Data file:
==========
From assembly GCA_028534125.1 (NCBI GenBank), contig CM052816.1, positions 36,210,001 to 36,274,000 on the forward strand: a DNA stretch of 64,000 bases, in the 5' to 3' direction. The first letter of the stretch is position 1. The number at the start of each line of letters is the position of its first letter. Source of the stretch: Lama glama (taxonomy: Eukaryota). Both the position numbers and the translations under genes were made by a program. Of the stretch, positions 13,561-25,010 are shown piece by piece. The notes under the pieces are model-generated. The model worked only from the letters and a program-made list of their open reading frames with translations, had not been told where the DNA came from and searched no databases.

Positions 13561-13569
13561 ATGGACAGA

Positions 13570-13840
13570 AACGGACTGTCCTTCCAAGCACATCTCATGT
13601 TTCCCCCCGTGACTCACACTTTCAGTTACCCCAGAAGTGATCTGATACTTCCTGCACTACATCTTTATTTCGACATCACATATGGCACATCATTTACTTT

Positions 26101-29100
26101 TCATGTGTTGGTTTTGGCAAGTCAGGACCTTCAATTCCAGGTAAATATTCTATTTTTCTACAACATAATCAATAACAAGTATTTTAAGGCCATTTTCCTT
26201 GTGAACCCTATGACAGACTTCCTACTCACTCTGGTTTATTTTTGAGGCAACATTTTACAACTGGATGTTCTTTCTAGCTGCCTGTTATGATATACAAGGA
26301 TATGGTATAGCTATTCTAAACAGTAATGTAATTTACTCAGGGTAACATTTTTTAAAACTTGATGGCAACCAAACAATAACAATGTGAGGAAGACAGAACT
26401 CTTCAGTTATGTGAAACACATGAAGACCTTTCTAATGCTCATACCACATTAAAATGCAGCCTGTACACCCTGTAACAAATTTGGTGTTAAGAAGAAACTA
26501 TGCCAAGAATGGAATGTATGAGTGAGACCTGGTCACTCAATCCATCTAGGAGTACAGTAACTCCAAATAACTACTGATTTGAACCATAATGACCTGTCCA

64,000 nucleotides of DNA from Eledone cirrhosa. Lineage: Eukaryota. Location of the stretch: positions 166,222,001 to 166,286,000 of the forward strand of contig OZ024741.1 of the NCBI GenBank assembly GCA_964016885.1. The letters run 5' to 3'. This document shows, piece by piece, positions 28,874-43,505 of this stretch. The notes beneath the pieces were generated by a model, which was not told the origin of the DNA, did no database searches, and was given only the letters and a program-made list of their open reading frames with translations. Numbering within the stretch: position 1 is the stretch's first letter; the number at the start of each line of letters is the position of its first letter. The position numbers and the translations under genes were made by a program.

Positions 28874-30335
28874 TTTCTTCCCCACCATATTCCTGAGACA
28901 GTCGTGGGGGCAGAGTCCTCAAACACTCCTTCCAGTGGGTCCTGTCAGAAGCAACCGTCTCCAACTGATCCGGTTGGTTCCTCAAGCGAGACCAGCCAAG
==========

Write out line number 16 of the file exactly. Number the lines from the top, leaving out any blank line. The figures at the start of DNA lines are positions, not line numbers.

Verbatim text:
28901 GTCGTGGGGGCAGAGTCCTCAAACACTCCTTCCAGTGGGTCCTGTCAGAAGCAACCGTCTCCAACTGATCCGGTTGGTTCCTCAAGCGAGACCAGCCAAG